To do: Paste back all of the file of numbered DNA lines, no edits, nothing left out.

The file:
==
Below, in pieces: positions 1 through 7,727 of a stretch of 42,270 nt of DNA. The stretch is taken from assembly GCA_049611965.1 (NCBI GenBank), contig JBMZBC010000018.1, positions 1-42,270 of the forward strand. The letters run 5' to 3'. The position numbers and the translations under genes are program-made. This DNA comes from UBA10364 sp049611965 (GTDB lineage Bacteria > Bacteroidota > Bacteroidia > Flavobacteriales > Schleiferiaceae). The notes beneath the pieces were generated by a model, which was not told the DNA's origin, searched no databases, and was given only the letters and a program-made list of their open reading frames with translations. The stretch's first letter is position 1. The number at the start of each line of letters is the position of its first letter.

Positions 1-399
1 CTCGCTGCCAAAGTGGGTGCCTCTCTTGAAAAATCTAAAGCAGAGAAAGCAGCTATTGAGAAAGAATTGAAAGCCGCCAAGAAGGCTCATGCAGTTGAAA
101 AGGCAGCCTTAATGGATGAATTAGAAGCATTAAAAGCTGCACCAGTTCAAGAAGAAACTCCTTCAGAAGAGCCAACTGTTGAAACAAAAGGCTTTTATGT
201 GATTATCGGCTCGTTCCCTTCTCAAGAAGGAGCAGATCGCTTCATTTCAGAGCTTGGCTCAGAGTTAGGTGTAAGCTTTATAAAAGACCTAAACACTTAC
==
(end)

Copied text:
Below, in pieces: positions 1 through 7,727 of a stretch of 42,270 nt of DNA. The stretch is taken from assembly GCA_049611965.1 (NCBI GenBank), contig JBMZBC010000018.1, positions 1-42,270 of the forward strand. The letters run 5' to 3'. The position numbers and the translations under genes are program-made. This DNA comes from UBA10364 sp049611965 (GTDB lineage Bacteria > Bacteroidota > Bacteroidia > Flavobacteriales > Schleiferiaceae). The notes beneath the pieces were generated by a model, which was not told the DNA's origin, searched no databases, and was given only the letters and a program-made list of their open reading frames with translations. The stretch's first letter is position 1. The number at the start of each line of letters is the position of its first letter.

Positions 1-399
1 CTCGCTGCCAAAGTGGGTGCCTCTCTTGAAAAATCTAAAGCAGAGAAAGCAGCTATTGAGAAAGAATTGAAAGCCGCCAAGAAGGCTCATGCAGTTGAAA
101 AGGCAGCCTTAATGGATGAATTAGAAGCATTAAAAGCTGCACCAGTTCAAGAAGAAACTCCTTCAGAAGAGCCAACTGTTGAAACAAAAGGCTTTTATGT
201 GATTATCGGCTCGTTCCCTTCTCAAGAAGGAGCAGATCGCTTCATTTCAGAGCTTGGCTCAGAGTTAGGTGTAAGCTTTATAAAAGACCTAAACACTTAC